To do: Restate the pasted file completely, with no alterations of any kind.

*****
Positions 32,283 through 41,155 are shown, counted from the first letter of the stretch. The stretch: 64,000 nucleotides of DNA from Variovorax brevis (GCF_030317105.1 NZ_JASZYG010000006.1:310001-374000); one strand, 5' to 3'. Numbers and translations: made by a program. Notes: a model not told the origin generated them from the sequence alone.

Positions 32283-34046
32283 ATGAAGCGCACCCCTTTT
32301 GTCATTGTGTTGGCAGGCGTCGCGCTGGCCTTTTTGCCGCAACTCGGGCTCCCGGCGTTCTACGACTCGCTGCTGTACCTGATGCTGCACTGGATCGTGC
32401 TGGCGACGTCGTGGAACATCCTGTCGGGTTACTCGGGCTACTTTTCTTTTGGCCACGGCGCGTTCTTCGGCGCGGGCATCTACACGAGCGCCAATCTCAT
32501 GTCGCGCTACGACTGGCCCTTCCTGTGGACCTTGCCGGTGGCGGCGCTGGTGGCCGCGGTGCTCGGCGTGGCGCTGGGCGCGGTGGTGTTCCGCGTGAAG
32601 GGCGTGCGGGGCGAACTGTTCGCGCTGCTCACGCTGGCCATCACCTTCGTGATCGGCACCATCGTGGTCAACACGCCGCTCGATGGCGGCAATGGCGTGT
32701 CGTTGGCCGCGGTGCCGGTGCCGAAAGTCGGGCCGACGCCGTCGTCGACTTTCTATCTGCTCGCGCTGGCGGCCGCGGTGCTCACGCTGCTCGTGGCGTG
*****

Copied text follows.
Positions 32,283 through 41,155 are shown, counted from the first letter of the stretch. The stretch: 64,000 nucleotides of DNA from Variovorax brevis (GCF_030317105.1 NZ_JASZYG010000006.1:310001-374000); one strand, 5' to 3'. Numbers and translations: made by a program. Notes: a model not told the origin generated them from the sequence alone.

Positions 32283-34046
32283 ATGAAGCGCACCCCTTTT
32301 GTCATTGTGTTGGCAGGCGTCGCGCTGGCCTTTTTGCCGCAACTCGGGCTCCCGGCGTTCTACGACTCGCTGCTGTACCTGATGCTGCACTGGATCGTGC
32401 TGGCGACGTCGTGGAACATCCTGTCGGGTTACTCGGGCTACTTTTCTTTTGGCCACGGCGCGTTCTTCGGCGCGGGCATCTACACGAGCGCCAATCTCAT
32501 GTCGCGCTACGACTGGCCCTTCCTGTGGACCTTGCCGGTGGCGGCGCTGGTGGCCGCGGTGCTCGGCGTGGCGCTGGGCGCGGTGGTGTTCCGCGTGAAG
32601 GGCGTGCGGGGCGAACTGTTCGCGCTGCTCACGCTGGCCATCACCTTCGTGATCGGCACCATCGTGGTCAACACGCCGCTCGATGGCGGCAATGGCGTGT
32701 CGTTGGCCGCGGTGCCGGTGCCGAAAGTCGGGCCGACGCCGTCGTCGACTTTCTATCTGCTCGCGCTGGCGGCCGCGGTGCTCACGCTGCTCGTGGCGTG